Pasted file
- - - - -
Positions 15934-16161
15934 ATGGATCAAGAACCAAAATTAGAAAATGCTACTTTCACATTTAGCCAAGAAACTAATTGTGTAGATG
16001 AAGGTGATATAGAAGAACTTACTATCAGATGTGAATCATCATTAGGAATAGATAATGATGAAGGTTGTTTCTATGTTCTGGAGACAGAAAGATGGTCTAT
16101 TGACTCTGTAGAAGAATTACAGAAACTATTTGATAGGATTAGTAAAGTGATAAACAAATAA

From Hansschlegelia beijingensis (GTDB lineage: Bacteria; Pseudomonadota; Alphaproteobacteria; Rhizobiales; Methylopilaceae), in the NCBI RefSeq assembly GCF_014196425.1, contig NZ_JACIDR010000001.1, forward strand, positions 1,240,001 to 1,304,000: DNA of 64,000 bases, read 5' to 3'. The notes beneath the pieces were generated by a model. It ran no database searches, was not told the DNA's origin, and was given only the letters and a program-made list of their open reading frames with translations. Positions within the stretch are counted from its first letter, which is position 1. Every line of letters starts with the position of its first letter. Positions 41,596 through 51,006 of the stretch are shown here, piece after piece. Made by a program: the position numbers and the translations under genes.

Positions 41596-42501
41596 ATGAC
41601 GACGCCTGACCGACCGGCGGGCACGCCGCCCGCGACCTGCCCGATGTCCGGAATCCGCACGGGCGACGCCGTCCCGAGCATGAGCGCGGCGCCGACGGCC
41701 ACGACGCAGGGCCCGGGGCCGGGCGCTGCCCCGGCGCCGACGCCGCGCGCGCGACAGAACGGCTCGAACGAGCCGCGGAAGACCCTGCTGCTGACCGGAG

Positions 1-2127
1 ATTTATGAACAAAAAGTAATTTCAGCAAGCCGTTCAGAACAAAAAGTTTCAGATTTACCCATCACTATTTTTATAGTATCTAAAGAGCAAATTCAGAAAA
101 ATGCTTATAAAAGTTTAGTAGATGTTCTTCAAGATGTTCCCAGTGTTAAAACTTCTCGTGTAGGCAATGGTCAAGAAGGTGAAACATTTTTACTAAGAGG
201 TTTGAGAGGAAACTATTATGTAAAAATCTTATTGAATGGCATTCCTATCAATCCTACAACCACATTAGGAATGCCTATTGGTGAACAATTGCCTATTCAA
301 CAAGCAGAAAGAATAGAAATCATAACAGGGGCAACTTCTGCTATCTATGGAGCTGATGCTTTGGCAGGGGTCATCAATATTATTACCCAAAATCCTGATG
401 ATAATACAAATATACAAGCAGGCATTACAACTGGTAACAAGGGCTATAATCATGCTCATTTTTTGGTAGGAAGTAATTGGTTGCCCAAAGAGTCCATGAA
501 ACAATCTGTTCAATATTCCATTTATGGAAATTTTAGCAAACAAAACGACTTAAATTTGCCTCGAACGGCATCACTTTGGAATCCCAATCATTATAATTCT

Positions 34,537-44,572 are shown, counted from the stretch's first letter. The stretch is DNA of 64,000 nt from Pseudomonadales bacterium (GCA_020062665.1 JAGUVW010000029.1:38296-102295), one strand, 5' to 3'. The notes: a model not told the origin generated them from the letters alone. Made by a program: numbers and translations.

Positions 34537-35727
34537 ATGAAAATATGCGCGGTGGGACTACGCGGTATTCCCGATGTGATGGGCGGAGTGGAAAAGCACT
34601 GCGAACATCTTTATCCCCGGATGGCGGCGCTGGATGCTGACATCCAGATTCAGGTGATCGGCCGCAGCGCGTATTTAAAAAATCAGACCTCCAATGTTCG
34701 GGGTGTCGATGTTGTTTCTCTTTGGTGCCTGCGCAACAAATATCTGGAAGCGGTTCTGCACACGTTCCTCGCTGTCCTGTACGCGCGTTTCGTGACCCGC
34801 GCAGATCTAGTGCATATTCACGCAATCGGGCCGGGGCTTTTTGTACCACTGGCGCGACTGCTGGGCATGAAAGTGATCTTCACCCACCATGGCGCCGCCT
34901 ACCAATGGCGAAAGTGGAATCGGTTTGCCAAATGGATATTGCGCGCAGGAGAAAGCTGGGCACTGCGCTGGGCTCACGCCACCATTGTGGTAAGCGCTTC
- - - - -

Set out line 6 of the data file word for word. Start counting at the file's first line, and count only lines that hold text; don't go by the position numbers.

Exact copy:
Positions 41596-42501